Friday, May 21, 2010

Shrek Forever After: Serene green

Shrek Forever After (2010) • View trailer for Shrek Forever After
3.5 stars (out of five). Rating: PG, for mild rude humor
By Derrick Bang • Originally published in The Davis Enterprise, 5.21.10
Buy DVD: Shrek Forever After (Single-Disc Edition) • Buy Blu-Ray: Shrek Forever After (Two-Disc Blu-ray/DVD Combo)

DreamWorks insists that Shrek Forever After will be the final installment of a saga that dates back to the first film's development plans in 1995, and that's probably a good thing.

The law of diminishing returns has infected this franchise. While our jolly green ogre's fourth adventure certainly isn't a bad film, the formula has grown tired, and  more crucially  the characters no longer feel fresh. The snarky banter has become obligatory, rather than inspired by circumstance; the riffs on familiar fairy tales have lost their spontaneity.
Fiona, far left, couldn't be happier with the domestic turn her life has taken.
Shrek, alas, isn't as certain; although he loves his wife and adores his three
children, he misses the "good ol' days" when he could be his rude ogre self.
He's about the learn the perils of that old warning: Be careful what you wish
for ... because you might get it!

That said, Eddie Murphy's Donkey still brings down the house, and Antonio Banderas  his Puss in Boots having undergone something of a physical change  isn't far behind. Murphy's one-liners are a hoot, as are Donkey's various attempts to carry a tune, and viewers  particularly viewers with cats  will laugh every time Puss in Boots appears.

I only wish writers Josh Klausner and Darren Lemke had worked as hard with the other characters. The irony is reflected in this screenplay's basic premise: Just as Shrek chafes at how domesticity and family responsibilities have sapped the "ogre-ness" (read: bachelor frivolity) that made him such an endearing rascal in 2001's first outing, this film's emphasis on marital harmony and baby ogre diaper duty dictates standard-issue plot points that work against the free-spirited unpredictability we enjoyed so much a decade ago.

It's the eternal dilemma: We want the rogue hero (or heroine) to become responsible, surmount all manner of obstacles and save/impress the object of affection, but  having done so  we're immediately less engaged by the new dynamic. There's a good reason so many romantic comedies and thrillers conclude with the embrace and kiss we've waited to see for two hours: That's invariably the end of the interesting part of the story.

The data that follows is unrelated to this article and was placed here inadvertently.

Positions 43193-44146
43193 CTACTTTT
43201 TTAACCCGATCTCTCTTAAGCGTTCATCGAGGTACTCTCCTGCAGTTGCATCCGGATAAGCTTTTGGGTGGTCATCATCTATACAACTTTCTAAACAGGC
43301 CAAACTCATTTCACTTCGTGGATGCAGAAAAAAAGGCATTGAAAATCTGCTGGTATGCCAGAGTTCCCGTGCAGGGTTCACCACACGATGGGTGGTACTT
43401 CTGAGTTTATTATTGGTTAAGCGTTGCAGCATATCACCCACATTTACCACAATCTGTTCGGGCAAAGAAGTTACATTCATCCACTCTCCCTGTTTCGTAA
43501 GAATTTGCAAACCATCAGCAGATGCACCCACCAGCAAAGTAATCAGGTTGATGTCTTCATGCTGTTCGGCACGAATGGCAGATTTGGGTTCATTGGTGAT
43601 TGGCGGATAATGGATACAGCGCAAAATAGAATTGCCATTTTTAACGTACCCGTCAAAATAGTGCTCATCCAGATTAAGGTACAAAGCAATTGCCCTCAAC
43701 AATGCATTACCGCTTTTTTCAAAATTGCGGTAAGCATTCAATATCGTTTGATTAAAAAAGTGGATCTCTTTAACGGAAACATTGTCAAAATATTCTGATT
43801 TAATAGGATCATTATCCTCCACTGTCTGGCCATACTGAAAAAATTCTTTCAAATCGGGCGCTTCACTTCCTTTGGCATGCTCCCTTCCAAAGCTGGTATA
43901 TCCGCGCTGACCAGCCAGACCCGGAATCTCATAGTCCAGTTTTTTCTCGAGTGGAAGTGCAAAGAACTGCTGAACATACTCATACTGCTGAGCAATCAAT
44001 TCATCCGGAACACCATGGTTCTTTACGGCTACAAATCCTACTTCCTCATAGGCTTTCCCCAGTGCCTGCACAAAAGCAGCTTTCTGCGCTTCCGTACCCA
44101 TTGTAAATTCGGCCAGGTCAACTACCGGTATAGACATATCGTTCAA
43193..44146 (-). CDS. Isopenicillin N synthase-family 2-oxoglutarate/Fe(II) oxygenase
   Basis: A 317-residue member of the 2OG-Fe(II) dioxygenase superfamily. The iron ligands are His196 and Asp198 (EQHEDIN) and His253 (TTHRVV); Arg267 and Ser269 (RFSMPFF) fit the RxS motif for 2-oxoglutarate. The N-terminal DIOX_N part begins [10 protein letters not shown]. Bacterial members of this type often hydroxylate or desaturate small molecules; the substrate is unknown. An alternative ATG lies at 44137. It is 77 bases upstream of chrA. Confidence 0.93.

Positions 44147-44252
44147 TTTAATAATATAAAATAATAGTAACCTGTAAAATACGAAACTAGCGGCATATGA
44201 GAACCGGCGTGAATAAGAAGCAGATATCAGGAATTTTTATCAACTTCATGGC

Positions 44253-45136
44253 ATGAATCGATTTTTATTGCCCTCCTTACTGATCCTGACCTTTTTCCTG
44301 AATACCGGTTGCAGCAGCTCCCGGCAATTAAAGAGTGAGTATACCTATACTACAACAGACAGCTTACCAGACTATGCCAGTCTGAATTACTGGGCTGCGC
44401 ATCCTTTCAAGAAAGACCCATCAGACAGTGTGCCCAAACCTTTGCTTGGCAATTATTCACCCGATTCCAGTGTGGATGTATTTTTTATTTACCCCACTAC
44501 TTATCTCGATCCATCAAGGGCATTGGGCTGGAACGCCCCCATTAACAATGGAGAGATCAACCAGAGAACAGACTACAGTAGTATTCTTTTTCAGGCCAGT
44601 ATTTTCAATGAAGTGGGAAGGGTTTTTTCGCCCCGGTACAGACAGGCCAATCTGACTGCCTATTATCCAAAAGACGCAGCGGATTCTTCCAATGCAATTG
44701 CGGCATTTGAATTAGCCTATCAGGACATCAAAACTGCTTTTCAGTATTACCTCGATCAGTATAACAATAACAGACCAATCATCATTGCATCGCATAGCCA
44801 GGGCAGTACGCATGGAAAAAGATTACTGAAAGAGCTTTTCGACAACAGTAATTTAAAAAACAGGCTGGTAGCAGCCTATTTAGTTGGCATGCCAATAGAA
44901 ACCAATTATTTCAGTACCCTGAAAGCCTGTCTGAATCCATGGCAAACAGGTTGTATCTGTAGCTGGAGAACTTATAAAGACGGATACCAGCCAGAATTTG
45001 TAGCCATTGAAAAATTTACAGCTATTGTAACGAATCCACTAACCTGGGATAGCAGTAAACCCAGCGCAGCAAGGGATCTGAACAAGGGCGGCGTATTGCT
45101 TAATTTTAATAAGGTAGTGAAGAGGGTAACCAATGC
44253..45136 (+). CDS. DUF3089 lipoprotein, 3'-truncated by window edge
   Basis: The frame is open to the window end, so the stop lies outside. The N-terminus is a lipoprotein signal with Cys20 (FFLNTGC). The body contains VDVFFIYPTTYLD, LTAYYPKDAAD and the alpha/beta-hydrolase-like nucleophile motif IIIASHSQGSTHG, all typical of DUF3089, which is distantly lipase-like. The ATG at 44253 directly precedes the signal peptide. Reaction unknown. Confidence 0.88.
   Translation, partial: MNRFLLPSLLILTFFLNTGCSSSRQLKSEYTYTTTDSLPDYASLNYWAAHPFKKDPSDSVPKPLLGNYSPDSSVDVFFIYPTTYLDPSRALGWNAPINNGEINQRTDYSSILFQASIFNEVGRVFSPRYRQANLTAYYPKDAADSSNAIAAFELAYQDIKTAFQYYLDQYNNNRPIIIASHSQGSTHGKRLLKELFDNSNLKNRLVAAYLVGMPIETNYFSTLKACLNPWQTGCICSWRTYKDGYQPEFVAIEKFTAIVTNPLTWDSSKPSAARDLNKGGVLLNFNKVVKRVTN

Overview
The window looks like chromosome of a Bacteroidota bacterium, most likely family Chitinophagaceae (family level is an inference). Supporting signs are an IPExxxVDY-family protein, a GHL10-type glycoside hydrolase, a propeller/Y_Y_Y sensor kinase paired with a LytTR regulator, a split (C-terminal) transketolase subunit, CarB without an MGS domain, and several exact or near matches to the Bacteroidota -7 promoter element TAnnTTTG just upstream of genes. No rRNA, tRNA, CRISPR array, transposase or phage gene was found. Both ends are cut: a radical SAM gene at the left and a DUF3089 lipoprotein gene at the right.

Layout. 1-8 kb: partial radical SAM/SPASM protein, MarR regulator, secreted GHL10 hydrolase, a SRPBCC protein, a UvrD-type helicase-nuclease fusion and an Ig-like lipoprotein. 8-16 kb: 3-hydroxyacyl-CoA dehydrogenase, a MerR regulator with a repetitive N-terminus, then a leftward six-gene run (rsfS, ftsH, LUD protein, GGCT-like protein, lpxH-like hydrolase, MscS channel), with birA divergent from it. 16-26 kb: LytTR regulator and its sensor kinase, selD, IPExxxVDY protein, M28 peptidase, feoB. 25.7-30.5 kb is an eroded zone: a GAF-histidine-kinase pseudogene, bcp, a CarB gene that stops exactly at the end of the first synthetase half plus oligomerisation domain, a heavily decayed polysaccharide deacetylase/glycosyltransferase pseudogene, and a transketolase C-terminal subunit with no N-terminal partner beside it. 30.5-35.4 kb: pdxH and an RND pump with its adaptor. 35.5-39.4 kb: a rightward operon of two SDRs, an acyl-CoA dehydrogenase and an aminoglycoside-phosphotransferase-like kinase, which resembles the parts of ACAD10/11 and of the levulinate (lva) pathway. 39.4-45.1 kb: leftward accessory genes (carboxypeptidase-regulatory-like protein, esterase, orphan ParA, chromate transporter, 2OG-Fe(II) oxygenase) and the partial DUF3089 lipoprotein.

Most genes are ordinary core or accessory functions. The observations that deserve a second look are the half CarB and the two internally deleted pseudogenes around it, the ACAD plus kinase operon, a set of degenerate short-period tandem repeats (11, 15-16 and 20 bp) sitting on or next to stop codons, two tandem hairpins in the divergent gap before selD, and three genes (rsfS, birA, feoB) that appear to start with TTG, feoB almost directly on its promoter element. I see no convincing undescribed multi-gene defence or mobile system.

The rest is afterthought ... which is why most films shouldn't beget sequels.

Shrek Forever After  a deliberate riff on the Frank Capra/James Stewart classic, It's a Wonderful Life  begins as Shrek (voiced by Mike Myers) gradually succumbs to the lifestyle changes faced by any new parent. At first delighted to be the proud father of bouncing, puke-green triplets, his pleasure wanes as various daddy duties encroach on his few remaining pleasures: quality time in the family outhouse and his beloved mud bath.

Matters aren't helped by the fact that his home has become a popular tourist stop, or that the citizens of Far Far Away now assume that family life has 'tamed' him completely. How can an ogre be an ogre, if he can't annoy or scare people?

This deftly assembled early montage, of Shrek's increasingly claustrophobic family life, is director Mike Mitchell's finest moment ... which is unfortunate, since it arrives so early. Nothing else lives up to it.

Shrek hits full boil and finally erupts during a well-intentioned but wholly chaotic first birthday party for his children. He stalks off and unwisely allows himself to be picked up by the scheming Rumpelstiltskin (Walt Dohrn, wonderfully malevolent), a nasty, duplicitous little gnome who has worn out his welcome with everybody else in Far Far Away.

Apparently, Shrek didn't get that memo.

Thursday, May 20, 2010

Babies: Tiny treasure

Babies (2010) • View trailer for Babies